There is a paucity of information on fathers’ insights into their own childhood experiences and how these influence their mental health. We know that children of depressed mothers are more at risk of having depression themselves, and that children of mothers who had high stress levels during pregnancy are more prone to attention deficit hyperactivity disorder and autism. It is entirely possible that a future father’s own mother had perinatal anxiety or depression. If such issues are disclosed and discussed, health professionals can help the future father understand how his own parental relationships may influence his relationships with his partner and child.

Post-traumatic stress disorder

Health professionals are increasingly aware that post-traumatic stress disorder (PTSD) can occur in men after the birth of a child, but there are few studies on its impact on fathers and families. When a traumatic delivery is witnessed, some fathers’ response is one of powerlessness, helplessness or even intense fear. If unresolved, these issues can manifest as intrusive memories, flashbacks and nightmares. The intensity of the distress may result in difficulties concentrating and sleeping, which can lead to frustration and hyper vigilance around the infant (Stramrood et al, 2013; Bradley and Slade, 2011).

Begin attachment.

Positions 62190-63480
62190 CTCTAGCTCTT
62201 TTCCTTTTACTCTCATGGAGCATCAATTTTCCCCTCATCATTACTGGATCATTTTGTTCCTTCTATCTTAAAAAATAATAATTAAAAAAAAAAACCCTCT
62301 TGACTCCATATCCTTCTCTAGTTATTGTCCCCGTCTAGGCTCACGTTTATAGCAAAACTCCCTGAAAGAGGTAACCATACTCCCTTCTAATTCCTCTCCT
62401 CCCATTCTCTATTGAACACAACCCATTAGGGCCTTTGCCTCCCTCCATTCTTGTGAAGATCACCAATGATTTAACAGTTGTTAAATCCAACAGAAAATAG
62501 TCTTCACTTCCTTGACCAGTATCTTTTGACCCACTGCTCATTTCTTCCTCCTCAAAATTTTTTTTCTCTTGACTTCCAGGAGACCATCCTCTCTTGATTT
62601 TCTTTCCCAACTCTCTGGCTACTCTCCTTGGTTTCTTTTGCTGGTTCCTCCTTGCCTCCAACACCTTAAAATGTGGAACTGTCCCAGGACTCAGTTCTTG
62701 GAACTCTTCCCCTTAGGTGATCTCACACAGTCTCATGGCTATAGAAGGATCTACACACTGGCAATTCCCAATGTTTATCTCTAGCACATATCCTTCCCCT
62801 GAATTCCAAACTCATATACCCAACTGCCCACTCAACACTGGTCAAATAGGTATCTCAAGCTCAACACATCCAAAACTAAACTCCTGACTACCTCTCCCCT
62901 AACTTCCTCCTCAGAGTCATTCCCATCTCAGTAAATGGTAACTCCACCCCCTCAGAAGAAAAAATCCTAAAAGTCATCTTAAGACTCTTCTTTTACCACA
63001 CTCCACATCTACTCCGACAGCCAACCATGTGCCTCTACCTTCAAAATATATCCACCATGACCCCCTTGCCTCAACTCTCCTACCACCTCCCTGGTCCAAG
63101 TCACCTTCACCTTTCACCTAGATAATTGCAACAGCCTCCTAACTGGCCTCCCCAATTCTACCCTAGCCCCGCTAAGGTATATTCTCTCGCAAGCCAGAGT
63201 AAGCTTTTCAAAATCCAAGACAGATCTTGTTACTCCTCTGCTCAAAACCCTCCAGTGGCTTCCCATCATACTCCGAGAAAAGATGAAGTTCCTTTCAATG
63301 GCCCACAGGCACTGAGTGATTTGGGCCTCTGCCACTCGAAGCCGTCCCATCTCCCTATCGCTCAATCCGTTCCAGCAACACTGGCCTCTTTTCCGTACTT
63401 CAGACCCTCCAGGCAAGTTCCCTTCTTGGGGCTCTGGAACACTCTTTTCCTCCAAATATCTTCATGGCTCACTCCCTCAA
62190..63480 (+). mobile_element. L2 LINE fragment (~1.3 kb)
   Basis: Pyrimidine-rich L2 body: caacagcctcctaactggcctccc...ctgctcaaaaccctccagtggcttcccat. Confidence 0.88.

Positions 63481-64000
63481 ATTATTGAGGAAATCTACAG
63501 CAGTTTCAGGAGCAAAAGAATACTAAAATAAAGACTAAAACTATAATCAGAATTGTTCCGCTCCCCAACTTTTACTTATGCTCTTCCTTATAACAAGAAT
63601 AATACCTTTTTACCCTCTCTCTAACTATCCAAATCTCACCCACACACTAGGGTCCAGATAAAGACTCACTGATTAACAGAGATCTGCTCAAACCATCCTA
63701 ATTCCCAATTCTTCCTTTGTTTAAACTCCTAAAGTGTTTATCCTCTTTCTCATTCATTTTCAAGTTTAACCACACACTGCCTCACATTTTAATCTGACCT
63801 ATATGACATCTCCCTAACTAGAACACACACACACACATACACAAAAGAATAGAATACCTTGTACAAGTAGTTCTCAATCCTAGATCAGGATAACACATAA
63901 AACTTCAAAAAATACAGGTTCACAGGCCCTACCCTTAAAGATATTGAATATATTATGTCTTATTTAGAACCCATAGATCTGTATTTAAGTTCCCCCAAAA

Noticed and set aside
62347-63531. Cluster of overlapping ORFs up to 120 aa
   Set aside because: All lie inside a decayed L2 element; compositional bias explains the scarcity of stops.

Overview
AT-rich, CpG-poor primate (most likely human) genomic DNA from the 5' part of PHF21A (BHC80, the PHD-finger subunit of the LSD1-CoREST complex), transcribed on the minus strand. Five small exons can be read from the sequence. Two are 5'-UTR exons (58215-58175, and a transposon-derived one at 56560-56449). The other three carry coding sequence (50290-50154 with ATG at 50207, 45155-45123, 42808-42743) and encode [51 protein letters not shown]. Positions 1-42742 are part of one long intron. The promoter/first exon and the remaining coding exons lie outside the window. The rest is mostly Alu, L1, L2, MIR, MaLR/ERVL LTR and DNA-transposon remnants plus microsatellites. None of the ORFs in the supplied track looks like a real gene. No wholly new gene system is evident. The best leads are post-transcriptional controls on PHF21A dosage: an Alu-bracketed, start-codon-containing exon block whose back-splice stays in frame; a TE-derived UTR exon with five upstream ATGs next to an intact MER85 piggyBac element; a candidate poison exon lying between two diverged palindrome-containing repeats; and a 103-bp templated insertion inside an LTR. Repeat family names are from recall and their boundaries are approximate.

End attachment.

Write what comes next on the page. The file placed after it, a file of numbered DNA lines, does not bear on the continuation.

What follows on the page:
There is an increased recognition that PTSD is not confined to war situations. Health professionals often assume they have prepared men for an impending birth, but in a minority of cases, men’s fears have not been addressed and PTSD can ensue. There is increasing evidence that the time around the delivery poses a risk to the mental health of the father (Stramrood et al, 2013).

Box 1 features the case of a man who developed PTSD after witnessing the birth of his child.

Box 1. Case study: post-traumatic stress disorder

A couple were elated when the woman became pregnant. The husband’s job prevented him from engaging with health professionals before the birth. When his son was delivered, he was unprepared for the surgical procedures he witnessed during his wife’s caesarean section.